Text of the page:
Who Qualifies as a Dependent on Taxes?
While you may not be able to choose your family members, they can come in handy when tax season rolls around if you are able to claim them as a dependent. The IRS definition of a dependent for taxes falls into two groups of people; they are either a “qualifying child” or “qualifying relative.” Each of these groups has different eligibility rules.
Follow the test guidelines below to determine who can qualify as a dependent on your taxes. Additionally, the IRS website goes into further detail about the rules for claiming a dependent. Properly identifying your dependents can significantly impact your tax return by ensuring that you achieve accurate deductions for those that you care for.
- Relationship. The child must be a son, daughter, stepchild, adopted child, foster child, or grandchild. They can also be a sibling, step-sibling, or niece or nephew.
- Age. The child must be under 19 at the end of the year and younger than you (or your spouse if filing jointly), under age 24 if a full-time student and is younger than you (or your spouse if filing jointly), or any age if permanently and totally disabled.
- Residency. The child must have lived with you for more than half of the year.
- Support. The child cannot have provided more than half of their own support for the year.
- Joint Return. The child cannot file a joint return. A joint return can only be filed by the child and his or her spouse for the sole purpose of receiving a refund of income tax withheld or estimated tax paid.
- Special Rule. Tiebreaker rules apply if it is determined that the child can be a qualifying dependent for more than one person.
- Not a Qualifying Child. The qualifying relative cannot be the qualifying child of you or another taxpayer.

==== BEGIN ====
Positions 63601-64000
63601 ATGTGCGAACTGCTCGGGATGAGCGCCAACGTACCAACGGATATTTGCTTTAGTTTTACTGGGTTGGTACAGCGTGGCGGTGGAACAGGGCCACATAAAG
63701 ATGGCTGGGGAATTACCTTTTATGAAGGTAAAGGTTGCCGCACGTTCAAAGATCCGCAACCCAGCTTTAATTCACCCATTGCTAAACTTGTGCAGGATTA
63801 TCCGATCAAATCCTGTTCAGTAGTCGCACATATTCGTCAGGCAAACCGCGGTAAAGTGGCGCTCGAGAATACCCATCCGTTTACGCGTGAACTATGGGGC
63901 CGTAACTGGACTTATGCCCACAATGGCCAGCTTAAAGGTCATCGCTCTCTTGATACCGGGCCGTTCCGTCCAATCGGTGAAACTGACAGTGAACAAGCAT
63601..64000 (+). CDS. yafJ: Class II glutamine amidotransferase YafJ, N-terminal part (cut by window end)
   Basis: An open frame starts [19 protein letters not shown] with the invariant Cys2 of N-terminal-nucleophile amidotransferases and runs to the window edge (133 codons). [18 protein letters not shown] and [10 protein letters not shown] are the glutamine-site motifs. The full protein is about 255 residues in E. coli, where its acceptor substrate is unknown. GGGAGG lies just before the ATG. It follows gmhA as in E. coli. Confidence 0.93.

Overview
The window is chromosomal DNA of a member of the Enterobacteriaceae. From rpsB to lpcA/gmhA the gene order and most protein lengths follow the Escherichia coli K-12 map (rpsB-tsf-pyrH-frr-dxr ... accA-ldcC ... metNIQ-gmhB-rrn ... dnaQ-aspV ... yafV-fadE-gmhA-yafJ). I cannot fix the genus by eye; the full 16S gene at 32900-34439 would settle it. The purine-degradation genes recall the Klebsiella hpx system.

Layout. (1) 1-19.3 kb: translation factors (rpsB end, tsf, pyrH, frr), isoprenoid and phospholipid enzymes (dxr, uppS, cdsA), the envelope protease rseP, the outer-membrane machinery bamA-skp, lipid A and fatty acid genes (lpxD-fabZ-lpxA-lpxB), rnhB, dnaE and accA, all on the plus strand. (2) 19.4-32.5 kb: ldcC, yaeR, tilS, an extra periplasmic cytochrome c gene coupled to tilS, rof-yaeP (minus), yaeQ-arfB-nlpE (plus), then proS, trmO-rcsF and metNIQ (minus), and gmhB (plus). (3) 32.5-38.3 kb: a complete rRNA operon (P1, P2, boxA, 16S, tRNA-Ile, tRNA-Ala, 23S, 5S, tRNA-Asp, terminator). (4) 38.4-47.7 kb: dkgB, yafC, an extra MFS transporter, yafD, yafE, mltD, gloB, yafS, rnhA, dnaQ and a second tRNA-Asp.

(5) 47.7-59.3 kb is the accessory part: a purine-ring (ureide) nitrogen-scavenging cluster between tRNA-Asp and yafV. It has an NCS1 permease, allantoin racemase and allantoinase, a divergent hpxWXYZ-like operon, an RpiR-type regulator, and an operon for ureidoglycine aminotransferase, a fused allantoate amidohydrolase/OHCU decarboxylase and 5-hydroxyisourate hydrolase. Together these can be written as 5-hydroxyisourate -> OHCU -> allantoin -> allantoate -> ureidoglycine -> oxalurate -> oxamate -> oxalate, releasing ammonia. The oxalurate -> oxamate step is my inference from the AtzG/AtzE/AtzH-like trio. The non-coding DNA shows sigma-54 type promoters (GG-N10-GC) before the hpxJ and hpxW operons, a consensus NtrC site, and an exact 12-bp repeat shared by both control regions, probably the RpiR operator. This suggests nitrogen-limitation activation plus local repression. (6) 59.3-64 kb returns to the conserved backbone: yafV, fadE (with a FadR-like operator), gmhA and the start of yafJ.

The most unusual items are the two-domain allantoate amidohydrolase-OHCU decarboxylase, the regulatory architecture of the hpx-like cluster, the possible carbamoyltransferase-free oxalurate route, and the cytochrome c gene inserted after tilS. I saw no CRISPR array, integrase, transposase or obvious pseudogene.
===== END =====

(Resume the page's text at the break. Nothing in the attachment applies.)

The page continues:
- Member of Household or Relationship. The person must either live with you for the entire year as a member of your household or be related to you. This can include a child that does not meet the qualifying child test, a relative such as a parent, grandparent, aunt, uncle, or in-law, or someone unrelated to you that is a member of your household.
- Gross Income. The qualifying relative’s gross income for the year must be less than $4,300.
- Support. You must provide more than half of the person’s total support during the calendar year.
- The standard deduction for a dependent cannot exceed the greater of $1,100 or the sum of $350 plus the individual's earned income up to the standard deduction ($12,400).
- A qualifying dependent must be a U.S. citizen, U.S. national, or a resident of the U.S., Canada, or Mexico.
- A spouse can never be a dependent.
- If you can be claimed as a dependent on someone else’s tax return, you cannot claim anyone as your dependent.
- If you had a child on December 31, you can claim them as a dependent for the entire year.
- A valid Social Security Number (SSN), Individual Taxpayer Identification Number (ITIN), or Adoption Taxpayer Identification Number (ATIN) is needed to claim a dependent.
- Usually, the custodial parent, or parent who has physical custody of the child for the majority of nights during the year, is allowed to claim the exemption. However, there are instances when someone other than the custodial parent can claim the dependent.
- If the custodial parent signs a waiver – Form 8332, Release/Revocation of Claim to Exemption for Child of Custodian – the noncustodial parent can claim the exemption. This rule also applies to parents who were never married.
- For divorces finalized after 2008, the noncustodial parent cannot attach divorce paperwork to the tax return. Instead, Form 8332 or similar form with the custodial parent’s signature must be attached, and the custodial parent must state that they are releasing claim to the child without any conditions, such as the noncustodial parent only being able to claim the child if they pay child support.
Refer to our Tax Glossary for a complete list of definitions and explanations of commonly used tax terms.
Updated for 2018 Tax Year
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